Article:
An Italian scientist says her studies demonstrate that the high life starts with high heels. In other words, stilettos improve a woman's sex life.
Maria Cerruto, a urologist at the University of Verona, says tests she has conducted have found that wearing a pair of moderately high heels could tone the body, condition muscles, and even improve a woman's sex life without the need for onerous exercise sessions
Ironically, sex was far from her mind when Cerruto began the study. Her original mission was to tackle "bizarre" non-scientific theories blaming high heels for a range of ills, including schizophrenia. But instead she stumbled onto sex.
"As a woman who loves heeled shoes, I tried to find something healthy in them. In the end I achieved my goal. Heels affect pelvic floor activity, reducing pain and improving your health. We now hope to prove that wearing heels during daily activity may reduce the need for pelvic exercises," a Britsih newspaper quoted Cerruto as saying.
Cerruto studied 66 female volunteers aged under 50 and measured the electrical activity in the pelvic muscles of the women.
She says she discovered that women who held their feet at a 15-degree angle to the ground, the equivalent of a 7cm heel, showed up to 15 per cent less electrical activity in their pelvic muscles.
The results, Cerutto said, suggest the muscles are more relaxed when women wear higher heels, increasing their strength and ability to contract.
"Women often find it difficult to complete their exercises. This may prove a solution,"Cerruto said.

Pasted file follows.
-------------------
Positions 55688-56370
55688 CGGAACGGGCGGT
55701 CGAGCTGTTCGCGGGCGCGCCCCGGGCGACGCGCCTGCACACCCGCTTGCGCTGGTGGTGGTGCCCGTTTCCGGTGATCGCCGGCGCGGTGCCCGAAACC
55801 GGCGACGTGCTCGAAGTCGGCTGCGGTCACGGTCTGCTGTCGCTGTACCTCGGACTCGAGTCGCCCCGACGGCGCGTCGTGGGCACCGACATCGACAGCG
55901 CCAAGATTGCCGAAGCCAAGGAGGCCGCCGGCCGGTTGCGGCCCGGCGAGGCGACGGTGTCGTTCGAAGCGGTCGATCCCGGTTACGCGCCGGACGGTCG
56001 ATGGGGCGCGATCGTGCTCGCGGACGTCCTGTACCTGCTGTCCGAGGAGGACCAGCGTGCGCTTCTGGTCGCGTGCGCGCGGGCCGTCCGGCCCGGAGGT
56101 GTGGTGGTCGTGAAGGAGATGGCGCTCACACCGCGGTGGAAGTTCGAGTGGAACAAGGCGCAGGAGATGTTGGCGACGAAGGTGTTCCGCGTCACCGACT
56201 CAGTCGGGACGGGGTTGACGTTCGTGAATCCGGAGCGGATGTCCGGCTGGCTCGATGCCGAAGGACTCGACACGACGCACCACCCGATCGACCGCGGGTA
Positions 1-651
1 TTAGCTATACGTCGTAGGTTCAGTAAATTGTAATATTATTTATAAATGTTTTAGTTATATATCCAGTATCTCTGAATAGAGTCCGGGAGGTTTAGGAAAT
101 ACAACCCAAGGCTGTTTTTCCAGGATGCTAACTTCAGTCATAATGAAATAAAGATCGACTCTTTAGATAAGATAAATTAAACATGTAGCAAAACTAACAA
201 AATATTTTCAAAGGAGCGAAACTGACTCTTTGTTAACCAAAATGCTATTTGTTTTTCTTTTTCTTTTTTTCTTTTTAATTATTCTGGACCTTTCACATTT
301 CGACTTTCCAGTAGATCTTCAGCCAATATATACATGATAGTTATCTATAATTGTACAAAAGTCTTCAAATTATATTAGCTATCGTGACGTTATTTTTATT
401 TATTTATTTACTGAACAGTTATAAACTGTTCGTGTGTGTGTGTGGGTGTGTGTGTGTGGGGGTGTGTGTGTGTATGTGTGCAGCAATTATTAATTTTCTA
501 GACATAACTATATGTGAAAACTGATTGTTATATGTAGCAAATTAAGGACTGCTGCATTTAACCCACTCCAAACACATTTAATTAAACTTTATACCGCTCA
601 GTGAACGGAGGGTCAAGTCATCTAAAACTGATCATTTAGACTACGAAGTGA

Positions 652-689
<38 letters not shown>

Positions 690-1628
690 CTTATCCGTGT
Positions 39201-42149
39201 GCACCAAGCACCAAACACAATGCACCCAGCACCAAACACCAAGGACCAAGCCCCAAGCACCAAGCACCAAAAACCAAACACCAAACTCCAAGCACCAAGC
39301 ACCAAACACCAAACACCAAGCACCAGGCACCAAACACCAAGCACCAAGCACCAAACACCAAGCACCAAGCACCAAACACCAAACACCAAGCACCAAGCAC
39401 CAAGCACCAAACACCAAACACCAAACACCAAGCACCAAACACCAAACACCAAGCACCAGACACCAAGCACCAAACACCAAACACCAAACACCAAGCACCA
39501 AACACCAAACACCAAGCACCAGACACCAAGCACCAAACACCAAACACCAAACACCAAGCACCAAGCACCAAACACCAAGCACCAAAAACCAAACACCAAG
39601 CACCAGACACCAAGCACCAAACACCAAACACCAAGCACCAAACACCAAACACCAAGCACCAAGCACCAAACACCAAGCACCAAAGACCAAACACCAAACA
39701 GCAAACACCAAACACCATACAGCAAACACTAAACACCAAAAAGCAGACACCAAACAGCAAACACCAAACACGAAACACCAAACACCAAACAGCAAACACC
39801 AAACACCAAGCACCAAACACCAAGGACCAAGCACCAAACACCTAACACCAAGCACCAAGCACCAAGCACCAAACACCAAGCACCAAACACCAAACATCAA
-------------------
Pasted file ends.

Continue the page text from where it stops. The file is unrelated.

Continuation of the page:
High heels have been a fashion icon since the 17th Century, but over the past half-century they have been blamed for a variety of health problems ranging from bunions, stress fractures and knee pain to an increased risk of arthritis.
A blogger who contacted Manolo Blahnik, whose high-heeled shoes were fetishised by Carrie Bradshaw, played by Sarah Jessica Parker in the American television series Sex and the City, seemed to welcome the news.
"When you put on a high heel it makes life more exciting. In the 1980s it was all about power, but today it's shifted; it's about elegance. If you're a woman, it's a way to appeal to the male species, it's a way to attract. And it works. I have men who tell me that heels have saved their marriage.
"I think there's a limit, though. Anything over four inches is just too much. You can't walk properly; it's no longer elegant," said Blahnik.
But a celebrity trainer, Matt Roberts, in media interviews, toed a different line.
"A woman wearing high heels will hold the muscles tight to compensate," Roberts said. "When you are standing on tiptoes you have to clench the buttocks, the inner thighs and the pelvic floor muscles.
"It would potentially give them a short-term tension and toning. But the negative effects can outweigh the positive. The knees are put under strain, the hips are out of position. It can lead to long-term health risks," he said.
The complete study is expected to be reported in the journal European Urology.
The complete study is at www.uroweb.org/publications/.